The man was truly startled by the angry insects, and as he was trying to say "get out", people were already doing it; leaving the building fast, but careful of the elderly and the children. It wasn't as bad as it could have been. 

For whatever reason, the hornets kept rising until they were all the way up by the ceiling and the new window, possibly following the sunlight. I sure couldn't say. No one got stung or trampled in the exodus, so it was OK. 

One of the other young men my age and I, ran around the building to the back where we found the access door to underneath the building open and just in time to grab the third boy crawling out on his dirty hands and knees. Hmm, can you say "busted?". 

In the grubby little paws of this villain were tightly clutched; one cigarette lighter, and one mason jar with a sooty bottom and a dead hornet stuck to the bottom inside.

The other fellow took charge of the boy and the evidence, while I secured the access door and hunted around for the padlock that was supposed to be on it. (which I couldn't find). As I went back around to the front to see what would happen next, I was searching my conscience as to whether or not to tell on the other two boys that I knew were involved in this caper; was it my place to tell?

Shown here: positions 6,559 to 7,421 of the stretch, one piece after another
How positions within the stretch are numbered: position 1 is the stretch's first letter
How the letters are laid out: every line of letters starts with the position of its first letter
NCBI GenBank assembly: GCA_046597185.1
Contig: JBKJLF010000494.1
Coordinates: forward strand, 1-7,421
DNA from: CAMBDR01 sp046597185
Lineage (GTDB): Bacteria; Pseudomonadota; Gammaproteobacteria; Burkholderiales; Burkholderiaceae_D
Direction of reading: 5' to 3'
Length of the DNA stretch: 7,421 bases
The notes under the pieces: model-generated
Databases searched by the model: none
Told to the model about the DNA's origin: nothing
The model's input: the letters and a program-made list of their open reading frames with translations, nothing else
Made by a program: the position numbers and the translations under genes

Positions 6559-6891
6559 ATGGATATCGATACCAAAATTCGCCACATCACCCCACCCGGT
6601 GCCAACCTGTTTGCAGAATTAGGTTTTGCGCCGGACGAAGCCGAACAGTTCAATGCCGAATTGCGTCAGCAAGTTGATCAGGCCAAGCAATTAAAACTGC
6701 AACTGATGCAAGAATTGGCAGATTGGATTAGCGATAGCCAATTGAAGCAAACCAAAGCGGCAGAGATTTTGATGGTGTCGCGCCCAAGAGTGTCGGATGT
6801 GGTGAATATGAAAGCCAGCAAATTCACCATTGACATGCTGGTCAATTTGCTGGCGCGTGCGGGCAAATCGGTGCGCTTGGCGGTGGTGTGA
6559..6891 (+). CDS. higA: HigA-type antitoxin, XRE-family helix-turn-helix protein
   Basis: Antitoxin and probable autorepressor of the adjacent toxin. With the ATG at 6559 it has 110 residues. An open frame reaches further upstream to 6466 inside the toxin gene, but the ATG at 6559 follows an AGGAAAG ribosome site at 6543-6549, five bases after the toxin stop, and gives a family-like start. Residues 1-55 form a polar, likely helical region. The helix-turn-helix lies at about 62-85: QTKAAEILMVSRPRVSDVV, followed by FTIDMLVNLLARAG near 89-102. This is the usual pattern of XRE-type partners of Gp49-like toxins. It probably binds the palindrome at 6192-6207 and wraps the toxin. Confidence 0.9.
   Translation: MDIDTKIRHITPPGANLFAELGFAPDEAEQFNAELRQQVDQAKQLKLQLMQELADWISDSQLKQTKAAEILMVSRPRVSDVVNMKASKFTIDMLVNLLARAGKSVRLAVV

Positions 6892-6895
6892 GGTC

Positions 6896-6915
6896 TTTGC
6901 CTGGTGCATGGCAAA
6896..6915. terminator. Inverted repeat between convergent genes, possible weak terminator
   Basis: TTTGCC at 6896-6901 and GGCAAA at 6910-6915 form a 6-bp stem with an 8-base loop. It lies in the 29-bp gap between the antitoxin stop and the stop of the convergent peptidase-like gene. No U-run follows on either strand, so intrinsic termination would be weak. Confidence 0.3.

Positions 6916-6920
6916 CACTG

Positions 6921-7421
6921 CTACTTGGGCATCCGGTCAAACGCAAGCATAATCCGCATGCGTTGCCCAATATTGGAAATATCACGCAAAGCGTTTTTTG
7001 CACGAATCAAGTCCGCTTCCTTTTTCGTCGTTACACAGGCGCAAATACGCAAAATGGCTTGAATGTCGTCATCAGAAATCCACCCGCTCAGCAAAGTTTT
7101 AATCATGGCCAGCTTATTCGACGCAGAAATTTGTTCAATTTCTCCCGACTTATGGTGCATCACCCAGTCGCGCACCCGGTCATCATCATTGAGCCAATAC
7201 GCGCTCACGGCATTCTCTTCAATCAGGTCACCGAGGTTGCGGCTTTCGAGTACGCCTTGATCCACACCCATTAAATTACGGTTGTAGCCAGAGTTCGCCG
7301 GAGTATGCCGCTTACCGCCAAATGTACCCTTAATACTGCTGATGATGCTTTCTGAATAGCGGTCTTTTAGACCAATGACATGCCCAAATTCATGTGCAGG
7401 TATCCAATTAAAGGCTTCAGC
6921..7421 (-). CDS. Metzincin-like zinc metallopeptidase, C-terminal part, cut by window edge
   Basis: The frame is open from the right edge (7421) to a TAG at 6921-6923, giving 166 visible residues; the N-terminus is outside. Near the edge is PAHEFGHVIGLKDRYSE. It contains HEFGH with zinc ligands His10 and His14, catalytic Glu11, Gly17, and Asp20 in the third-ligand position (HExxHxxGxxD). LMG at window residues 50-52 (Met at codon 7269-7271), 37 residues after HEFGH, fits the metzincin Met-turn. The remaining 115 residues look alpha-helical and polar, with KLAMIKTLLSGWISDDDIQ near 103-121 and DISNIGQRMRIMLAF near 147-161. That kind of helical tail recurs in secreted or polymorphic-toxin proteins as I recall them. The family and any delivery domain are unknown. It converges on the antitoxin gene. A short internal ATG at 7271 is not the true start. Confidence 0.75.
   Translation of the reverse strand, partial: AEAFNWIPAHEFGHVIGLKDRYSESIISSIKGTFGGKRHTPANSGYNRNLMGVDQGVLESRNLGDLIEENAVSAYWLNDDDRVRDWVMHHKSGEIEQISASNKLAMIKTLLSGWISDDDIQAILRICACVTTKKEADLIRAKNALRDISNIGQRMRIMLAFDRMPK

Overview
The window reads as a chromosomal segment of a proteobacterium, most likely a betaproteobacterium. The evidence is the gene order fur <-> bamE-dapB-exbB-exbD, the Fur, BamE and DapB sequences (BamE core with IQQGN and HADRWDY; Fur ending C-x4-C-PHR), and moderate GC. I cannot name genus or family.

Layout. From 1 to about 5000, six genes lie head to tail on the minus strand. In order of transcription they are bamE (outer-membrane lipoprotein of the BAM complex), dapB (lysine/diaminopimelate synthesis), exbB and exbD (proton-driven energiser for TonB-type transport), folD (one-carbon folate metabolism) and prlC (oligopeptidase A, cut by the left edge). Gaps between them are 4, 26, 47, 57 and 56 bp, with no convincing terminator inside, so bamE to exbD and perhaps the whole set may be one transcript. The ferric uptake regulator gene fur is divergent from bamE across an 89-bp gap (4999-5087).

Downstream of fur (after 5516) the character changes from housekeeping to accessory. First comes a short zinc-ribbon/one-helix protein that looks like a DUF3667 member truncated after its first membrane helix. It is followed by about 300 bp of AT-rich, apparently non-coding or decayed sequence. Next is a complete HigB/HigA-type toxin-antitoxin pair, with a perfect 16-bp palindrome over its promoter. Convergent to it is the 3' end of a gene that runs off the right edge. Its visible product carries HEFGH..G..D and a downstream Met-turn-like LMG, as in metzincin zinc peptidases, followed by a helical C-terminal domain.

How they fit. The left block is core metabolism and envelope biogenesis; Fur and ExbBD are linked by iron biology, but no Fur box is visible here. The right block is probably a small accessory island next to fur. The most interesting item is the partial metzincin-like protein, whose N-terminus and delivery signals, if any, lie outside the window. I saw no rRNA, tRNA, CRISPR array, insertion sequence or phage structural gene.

I need not have worried about it. Grandmother logic had already prevailed and the other two were in "custody" already! Their ears being "extended" by hard pinching grandmother fingers and the questions and answers were flying. I was having flashbacks to my youth and I was sure glad I wasn't them!

My stay in that community came to an end the very next Sunday, right after I got back to camp from church.

As I walked up the access "road" into the property, (noticing the tire tracks in the dirt), I found the Captain and his wife and kids waiting for me. I said hello and the boss fired back at me, "Where the Hell have you been?" I said, "church, why?" Which set the loco Captain off on a tirade about how he didn't pay me to go to church, and that I was neglecting my "duties" and should be court-martialed.

That was the end of my patience and it was now my turn to explode. I said, "Fine, then I will pack my gear and you can haul me back to Augusta. Right now."

The Captain said that suited him, because I was a lousy soldier anyway. He was nuts. He walked off into the woods in a huff, talking to himself like there was two people speaking. Actually speaking in two different voices and arguing with himself.